#Occupy - Nov 9
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Who knows where the occupations are going – it's just great to be moving
Gary Younge, Guardian
As Wall Street wormed its way into everyone's life, so Occupy protests grow everywhere: symbolic for now, but changing debate
The occupations are essentially symbolic. Their aim is not to challenge the existing order directly but to highlight its inequalities and inequities in the hope that the public will be galvanised to transform it. This comes by way of description rather than criticism. In less than two months they have achieved more than anyone could have imagined.
The Occupy movement has provided a large tent in which a range of previously atomised struggles can now camp. It's a place where those working against war and to protect environment, library services, legal aid, public healthcare, public sector jobs (to mention just a few) have been able to find one another. Every weeknight in Nashville between 100 and 150 people meet at 7pm for a general assembly which is open to the public. Laura Wallace, who works to distribute local foods from local farms, helps moderate the meetings. "I've lived here for five years and I never knew these people were out there," she says. "It's really exciting to be part of this bigger group that comes together in a common space with a common goal."
The occupations have shifted the conversation about what the problem is. Prior to its emergence the trend was not to talk truth to power but to slur the powerless. Politicians went almost unchallenged as they variously identified the troublesome 1% as Gypsies, Muslims, asylum seekers, trade union activists or public sector employees. Now we are back to talking about the people who created this crisis and the system that sustains them.
The occupiers have also provided a living example of the kind of world they would like to see.
(6 November 2011)
Occupy Cross-Roads: What Will Happen If OWS Loses Its Park?
Danny Schechter, Smirking Chimp
... The hard real-world contradictions of urban life have bumped up against the idyllic hopes of the occupiers as all the urban crises that our society has ignored and neglected surface in that half acre of hope.
There are man/woman handlers and gladhanders, doers and dopers, ragers and even rapists and so many poor with no where else to go. There are cops on the outside (and many on the inside) who plan for and hope for the worse.
... JA Myerson writes on the new, must read OWSNews.org website that many are preparing to evacuate the park in this winter of growing discontent as the lines between those who want change and those who don't become clearer.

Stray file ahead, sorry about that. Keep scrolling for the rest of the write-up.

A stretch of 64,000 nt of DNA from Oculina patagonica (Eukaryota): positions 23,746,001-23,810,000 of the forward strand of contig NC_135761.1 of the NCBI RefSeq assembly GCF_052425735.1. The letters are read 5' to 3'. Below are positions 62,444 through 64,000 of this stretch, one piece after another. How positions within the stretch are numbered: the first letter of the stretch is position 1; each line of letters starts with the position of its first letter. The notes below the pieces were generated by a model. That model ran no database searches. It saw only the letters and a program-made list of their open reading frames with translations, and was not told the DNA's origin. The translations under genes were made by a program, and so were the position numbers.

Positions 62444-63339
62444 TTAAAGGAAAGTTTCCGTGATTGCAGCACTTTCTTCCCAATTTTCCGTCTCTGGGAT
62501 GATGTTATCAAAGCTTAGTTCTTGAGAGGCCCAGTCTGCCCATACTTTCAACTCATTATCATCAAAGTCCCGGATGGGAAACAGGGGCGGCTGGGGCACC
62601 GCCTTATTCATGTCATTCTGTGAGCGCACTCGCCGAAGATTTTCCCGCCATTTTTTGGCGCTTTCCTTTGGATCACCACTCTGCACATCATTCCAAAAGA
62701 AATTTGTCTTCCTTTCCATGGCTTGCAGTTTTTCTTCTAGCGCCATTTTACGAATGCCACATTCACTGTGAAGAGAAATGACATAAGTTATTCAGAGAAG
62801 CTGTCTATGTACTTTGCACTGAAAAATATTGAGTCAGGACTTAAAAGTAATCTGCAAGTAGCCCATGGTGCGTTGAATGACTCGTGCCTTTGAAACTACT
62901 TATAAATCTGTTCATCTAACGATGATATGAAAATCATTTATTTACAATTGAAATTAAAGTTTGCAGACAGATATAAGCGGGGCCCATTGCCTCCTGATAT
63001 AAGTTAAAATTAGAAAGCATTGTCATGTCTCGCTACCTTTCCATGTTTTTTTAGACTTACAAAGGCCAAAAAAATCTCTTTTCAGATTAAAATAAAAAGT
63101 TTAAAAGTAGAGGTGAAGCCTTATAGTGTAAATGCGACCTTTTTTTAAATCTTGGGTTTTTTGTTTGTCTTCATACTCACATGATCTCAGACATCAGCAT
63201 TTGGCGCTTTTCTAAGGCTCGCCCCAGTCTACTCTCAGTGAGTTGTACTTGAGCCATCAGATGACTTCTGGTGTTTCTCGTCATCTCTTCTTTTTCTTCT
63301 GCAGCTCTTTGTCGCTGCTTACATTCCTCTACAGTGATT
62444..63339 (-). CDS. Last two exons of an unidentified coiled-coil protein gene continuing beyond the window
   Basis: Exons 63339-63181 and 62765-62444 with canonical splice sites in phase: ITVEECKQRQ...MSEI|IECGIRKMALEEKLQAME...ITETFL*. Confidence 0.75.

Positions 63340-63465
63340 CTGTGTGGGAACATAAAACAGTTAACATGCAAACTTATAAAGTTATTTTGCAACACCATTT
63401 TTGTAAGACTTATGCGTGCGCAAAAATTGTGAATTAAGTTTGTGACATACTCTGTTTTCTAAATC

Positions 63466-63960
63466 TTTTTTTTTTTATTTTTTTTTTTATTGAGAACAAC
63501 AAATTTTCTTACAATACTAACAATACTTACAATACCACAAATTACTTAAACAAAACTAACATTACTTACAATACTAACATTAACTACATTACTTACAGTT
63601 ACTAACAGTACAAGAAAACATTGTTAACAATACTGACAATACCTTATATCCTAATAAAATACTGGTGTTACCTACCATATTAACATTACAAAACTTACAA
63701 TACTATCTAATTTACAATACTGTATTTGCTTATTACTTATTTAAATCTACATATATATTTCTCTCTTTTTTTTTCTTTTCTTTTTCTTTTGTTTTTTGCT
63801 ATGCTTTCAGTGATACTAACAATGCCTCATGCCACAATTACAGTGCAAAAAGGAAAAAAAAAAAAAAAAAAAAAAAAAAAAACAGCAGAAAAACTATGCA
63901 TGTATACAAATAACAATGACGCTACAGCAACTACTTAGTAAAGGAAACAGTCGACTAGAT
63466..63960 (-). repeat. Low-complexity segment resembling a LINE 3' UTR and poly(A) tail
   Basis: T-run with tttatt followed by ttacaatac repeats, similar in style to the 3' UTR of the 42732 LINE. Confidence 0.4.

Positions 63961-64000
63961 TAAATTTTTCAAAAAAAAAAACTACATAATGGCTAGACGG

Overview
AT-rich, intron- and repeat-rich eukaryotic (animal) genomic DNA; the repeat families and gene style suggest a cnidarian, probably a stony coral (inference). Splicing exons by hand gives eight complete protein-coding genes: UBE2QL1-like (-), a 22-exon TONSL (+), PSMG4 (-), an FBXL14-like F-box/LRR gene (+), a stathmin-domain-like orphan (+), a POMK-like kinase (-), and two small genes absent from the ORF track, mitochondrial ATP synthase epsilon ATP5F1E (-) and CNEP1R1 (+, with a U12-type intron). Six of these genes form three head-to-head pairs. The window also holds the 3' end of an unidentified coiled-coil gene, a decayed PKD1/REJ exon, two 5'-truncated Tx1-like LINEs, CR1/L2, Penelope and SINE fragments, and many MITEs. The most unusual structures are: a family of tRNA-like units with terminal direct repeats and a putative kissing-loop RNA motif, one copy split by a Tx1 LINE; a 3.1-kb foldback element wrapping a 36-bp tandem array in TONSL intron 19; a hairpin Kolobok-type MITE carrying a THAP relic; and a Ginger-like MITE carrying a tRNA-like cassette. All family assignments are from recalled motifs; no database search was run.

"For the last week or so, the 1%-owned media have been doing everything possible to give their fellow 1%-er and good friend Mayor Bloomberg the political cover necessary to seize Zuccotti Park. They have made an example of a restaurant whose business is suffering because of barricades - but who put up the barricades? They have made an example of the unsanitary conditions arising among a community deprived of facilities - but who deprives it of facilities? They have made an example of the homeless people and drug addicts who populate the park - but who has denied them anywhere better to go? And now that they have cultivated the image of a failed project (after themselves erecting the barriers to its success), they appear to be gearing up to demolish it."
The New York Times believes (and perhaps hopes) the occupation is sputtering, writing, "Occupy Wall Street Protest Reaches a Crossroads."
That could happen because revolutions don't run in straight lines and don't happen only when those most aware among us want them too. The occupiers have the sympathy, but a company called Brookfield owns the property in a society where property rights trump human rights.
There are rumors that a new location is being considered.
Revolutions happen when social and economic conditions insure they are unstoppable, when the crisis makes millions understand not only their inevitability but their desirability, and when many forces converge and see no alternative.
It's one thing to call a General Strike, but mounting one requires more than staging a mass protest in one city for one day after less a week of mobilizing. Yes, the turnout in Oakland was impressive but it could not be sustained.
As Noam Chomsky advised before it happened, "you have to educate-educate yourself and others---before you strike." The violence of a few was used to discredit the efforts of the many, prompting as many criticisms from within as from without.